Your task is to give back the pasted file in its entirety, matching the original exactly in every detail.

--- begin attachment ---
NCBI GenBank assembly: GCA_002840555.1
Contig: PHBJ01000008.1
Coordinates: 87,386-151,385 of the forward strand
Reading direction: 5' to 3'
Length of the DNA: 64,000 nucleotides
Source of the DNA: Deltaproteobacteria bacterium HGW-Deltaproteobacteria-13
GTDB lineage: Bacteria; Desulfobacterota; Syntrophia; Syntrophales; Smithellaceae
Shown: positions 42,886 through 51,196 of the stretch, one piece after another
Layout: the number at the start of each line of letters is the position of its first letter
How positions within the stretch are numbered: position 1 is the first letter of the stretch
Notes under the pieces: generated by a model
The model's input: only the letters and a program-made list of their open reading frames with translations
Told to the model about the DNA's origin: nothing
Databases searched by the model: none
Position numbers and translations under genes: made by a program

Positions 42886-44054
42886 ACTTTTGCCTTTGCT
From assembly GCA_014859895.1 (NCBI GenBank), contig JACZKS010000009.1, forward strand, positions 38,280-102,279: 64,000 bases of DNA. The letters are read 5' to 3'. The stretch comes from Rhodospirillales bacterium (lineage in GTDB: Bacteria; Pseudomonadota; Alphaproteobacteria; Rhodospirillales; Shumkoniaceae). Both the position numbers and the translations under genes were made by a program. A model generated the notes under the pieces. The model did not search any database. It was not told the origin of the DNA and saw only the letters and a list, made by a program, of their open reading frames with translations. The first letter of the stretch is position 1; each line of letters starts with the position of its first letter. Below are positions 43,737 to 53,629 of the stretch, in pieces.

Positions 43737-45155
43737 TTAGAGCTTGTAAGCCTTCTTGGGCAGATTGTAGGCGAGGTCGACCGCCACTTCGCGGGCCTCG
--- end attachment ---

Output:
NCBI GenBank assembly: GCA_002840555.1
Contig: PHBJ01000008.1
Coordinates: 87,386-151,385 of the forward strand
Reading direction: 5' to 3'
Length of the DNA: 64,000 nucleotides
Source of the DNA: Deltaproteobacteria bacterium HGW-Deltaproteobacteria-13
GTDB lineage: Bacteria; Desulfobacterota; Syntrophia; Syntrophales; Smithellaceae
Shown: positions 42,886 through 51,196 of the stretch, one piece after another
Layout: the number at the start of each line of letters is the position of its first letter
How positions within the stretch are numbered: position 1 is the first letter of the stretch
Notes under the pieces: generated by a model
The model's input: only the letters and a program-made list of their open reading frames with translations
Told to the model about the DNA's origin: nothing
Databases searched by the model: none
Position numbers and translations under genes: made by a program

Positions 42886-44054
42886 ACTTTTGCCTTTGCT
From assembly GCA_014859895.1 (NCBI GenBank), contig JACZKS010000009.1, forward strand, positions 38,280-102,279: 64,000 bases of DNA. The letters are read 5' to 3'. The stretch comes from Rhodospirillales bacterium (lineage in GTDB: Bacteria; Pseudomonadota; Alphaproteobacteria; Rhodospirillales; Shumkoniaceae). Both the position numbers and the translations under genes were made by a program. A model generated the notes under the pieces. The model did not search any database. It was not told the origin of the DNA and saw only the letters and a list, made by a program, of their open reading frames with translations. The first letter of the stretch is position 1; each line of letters starts with the position of its first letter. Below are positions 43,737 to 53,629 of the stretch, in pieces.

Positions 43737-45155
43737 TTAGAGCTTGTAAGCCTTCTTGGGCAGATTGTAGGCGAGGTCGACCGCCACTTCGCGGGCCTCG